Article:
In Memoriam Joachim Schmitz
This is a rather unusual blog entry. I sincerely hope I don't have to write blog entries like this very often. I usually write about technology, and the community surrounding it. This community is, of course, composed of people. Yesterday I heard that Joachim Schmitz, long-standing member of the Zope and Python communities, had died suddenly last weekend. He was a regular presence at Zope-related events, and I have met him often. I feel that his passing should not go without notice for people in our community who knew him and met him.
I last saw Joachim just a week before he died, at the Grokkerdam sprint here in Rotterdam. Here is a picture of the sprint, winding down on a Saturday night, with people working and playing. Joachim is in the bottom right corner, looking pensively at the laptop in front of us, while I'm explaining some code to him. It's Joachim as I knew him, in his element, surrounded by fellow enthusiasts.
I wrote the following message to his friends and family, and I want to share it with everybody. I wrote it for myself, as someone who knew Joachim and will miss him, and also for our community.
I know Joachim as a member of the Zope community. I want to share a little about what Joachim meant to us in the Zope community.
Zope is software. I hear that he talked a lot about Zope in his private life, so you might have heard of it. He talked about it even to people that don't know much about software. I understand this perfectly, as I have the same habit. Zope, to him, like to me, is more than just a boring tool you use in your work to build web applications. It's something you can be passionate about, like a craftsman can be about his tools. It's also a community: people you know, who you work with, and who you like. It's a community of people that have known each other for years.
I remember when I met Joachim for the first time. It was at the International Python Conference in Washington DC, in the United States, in late january in the year 2000. It feels very long ago to me now; so much has happened since then. I sat next to him during some talks about Zope. I think he had come to the conference for the same reason I had: to meet other people who work with Zope. Joachim was friendly, and we started talking to each other.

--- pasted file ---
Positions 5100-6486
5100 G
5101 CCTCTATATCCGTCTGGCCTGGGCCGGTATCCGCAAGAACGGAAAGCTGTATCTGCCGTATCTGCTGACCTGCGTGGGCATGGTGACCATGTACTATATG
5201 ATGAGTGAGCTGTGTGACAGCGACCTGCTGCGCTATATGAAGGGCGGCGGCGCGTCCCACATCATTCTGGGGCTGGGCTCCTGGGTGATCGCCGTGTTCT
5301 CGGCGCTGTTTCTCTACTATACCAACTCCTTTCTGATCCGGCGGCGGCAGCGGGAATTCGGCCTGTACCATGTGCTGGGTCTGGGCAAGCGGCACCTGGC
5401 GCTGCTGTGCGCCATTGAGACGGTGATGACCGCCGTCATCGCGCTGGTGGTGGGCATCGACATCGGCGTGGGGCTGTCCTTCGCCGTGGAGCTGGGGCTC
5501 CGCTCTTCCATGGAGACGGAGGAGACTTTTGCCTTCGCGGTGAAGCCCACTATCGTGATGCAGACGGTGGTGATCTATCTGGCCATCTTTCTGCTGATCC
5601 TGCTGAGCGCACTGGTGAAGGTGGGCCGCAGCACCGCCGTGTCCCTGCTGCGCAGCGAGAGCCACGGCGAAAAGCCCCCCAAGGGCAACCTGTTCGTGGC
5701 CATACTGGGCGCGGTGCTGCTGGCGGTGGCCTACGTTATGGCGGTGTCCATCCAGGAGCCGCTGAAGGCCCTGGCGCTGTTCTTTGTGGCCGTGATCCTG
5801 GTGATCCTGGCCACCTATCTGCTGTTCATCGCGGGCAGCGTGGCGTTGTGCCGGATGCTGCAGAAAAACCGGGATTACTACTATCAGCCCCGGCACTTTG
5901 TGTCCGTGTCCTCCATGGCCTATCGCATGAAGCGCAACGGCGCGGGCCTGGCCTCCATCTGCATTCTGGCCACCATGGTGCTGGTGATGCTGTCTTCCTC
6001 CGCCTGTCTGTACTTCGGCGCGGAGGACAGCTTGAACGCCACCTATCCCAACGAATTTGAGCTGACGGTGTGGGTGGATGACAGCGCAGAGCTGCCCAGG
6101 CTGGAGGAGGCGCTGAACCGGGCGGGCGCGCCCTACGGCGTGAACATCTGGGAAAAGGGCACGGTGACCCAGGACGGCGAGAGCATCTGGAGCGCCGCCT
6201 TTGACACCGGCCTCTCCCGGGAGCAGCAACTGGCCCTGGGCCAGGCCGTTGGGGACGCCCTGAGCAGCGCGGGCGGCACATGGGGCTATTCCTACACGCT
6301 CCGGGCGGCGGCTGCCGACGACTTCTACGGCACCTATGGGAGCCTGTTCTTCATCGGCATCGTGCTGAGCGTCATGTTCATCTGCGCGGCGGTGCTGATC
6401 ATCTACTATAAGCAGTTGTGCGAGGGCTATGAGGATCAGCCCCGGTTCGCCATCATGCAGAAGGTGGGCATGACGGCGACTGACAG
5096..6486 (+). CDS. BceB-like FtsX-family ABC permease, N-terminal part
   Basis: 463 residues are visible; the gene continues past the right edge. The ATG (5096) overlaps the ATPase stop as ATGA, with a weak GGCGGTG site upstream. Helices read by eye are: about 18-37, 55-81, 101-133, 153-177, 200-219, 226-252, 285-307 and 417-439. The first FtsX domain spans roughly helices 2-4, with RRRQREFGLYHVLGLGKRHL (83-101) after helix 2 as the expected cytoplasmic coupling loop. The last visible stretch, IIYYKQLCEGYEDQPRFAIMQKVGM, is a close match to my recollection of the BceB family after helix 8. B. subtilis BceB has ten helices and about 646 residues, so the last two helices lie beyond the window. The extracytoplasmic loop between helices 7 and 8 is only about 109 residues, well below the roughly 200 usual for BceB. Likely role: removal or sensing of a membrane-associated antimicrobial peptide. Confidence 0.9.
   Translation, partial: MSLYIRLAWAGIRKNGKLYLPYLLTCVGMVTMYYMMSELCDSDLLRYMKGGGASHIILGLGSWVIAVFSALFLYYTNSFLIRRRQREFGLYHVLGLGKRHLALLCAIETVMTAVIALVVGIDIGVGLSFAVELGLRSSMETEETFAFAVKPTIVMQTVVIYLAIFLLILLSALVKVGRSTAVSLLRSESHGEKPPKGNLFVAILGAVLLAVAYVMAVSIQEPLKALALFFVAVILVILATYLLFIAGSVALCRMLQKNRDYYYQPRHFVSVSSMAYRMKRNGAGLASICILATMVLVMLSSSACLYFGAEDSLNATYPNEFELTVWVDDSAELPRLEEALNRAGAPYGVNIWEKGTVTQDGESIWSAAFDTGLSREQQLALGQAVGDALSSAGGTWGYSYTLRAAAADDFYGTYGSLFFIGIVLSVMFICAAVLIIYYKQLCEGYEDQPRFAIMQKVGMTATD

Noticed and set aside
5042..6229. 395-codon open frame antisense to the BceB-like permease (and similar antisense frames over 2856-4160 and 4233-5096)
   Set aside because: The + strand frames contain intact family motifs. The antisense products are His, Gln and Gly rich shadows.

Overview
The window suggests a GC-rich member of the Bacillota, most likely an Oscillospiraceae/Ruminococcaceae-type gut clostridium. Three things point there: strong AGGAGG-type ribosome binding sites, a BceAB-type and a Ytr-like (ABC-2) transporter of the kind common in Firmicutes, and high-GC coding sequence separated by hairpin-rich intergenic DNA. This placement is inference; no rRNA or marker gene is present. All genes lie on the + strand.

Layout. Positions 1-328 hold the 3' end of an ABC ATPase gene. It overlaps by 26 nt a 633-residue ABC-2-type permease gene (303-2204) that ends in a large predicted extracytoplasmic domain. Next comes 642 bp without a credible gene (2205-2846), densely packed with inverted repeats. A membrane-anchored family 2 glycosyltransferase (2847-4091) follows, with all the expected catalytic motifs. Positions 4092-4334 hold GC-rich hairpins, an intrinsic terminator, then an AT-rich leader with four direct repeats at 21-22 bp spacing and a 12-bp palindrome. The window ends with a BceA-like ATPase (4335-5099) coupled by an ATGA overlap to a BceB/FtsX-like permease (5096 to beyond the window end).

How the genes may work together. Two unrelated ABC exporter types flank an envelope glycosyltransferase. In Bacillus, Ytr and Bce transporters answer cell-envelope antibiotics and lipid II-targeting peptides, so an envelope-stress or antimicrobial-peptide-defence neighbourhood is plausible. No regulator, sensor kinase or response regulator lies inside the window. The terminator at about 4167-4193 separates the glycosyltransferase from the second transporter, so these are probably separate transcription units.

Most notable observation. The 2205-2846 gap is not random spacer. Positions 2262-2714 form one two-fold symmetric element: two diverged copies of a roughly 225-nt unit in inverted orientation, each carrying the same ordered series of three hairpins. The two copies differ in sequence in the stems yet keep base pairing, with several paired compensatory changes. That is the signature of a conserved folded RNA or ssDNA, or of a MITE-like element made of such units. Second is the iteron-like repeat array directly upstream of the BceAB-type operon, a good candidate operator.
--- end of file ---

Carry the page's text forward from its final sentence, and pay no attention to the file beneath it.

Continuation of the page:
We didn't know then yet, at this first meeting, that we would see each other again on many occassions afterwards, in the years following. His friends and relatives must have noticed Joachim was frequently away at one Zope related event or another. He wasn't away. It's when he was with us! He became a regular face at Zope-related events. I saw him several times each year following the first meeting. He was there so often and so reliably that we joked with him: you again! you're always there!
It isn't a proper Zope event without Joachim there.
Joachim contributed to our community in many ways. One example is his hard work for several years to make sure that people could sign up and pay for the EuroPython conference, helping to make this conference a success.
I saw Joachim for the last time only a little over a week ago as I write this. He was participating in the Grokkerdam sprint, here in Rotterdam. It was yet another Zope-related event: a proper one, as Joachim was there! I sat together with Joachim for a while, working with him and talking to him. Joachim was always interested, always learning, always participating. We were talking about how to teach Zope a few new tricks, planning for the future... See you next time, we told each other, when he left for home.
A week later he was gone, suddenly. He was one of us, and well-liked. This is why I feel so sad now, knowing he passed away. I'm glad I got to see him that one last time.
We who knew him will miss him. Zope events, and EuroPython, won't be the same without him. We will have to get used to him not being there in person with us. But we will remember him. By thinking of him, he is not entirely lost to us. This way, we will still feel his friendly presence in the future.
Martijn Faassen, Rotterdam, the Netherlands
Chairman of the Zope Foundation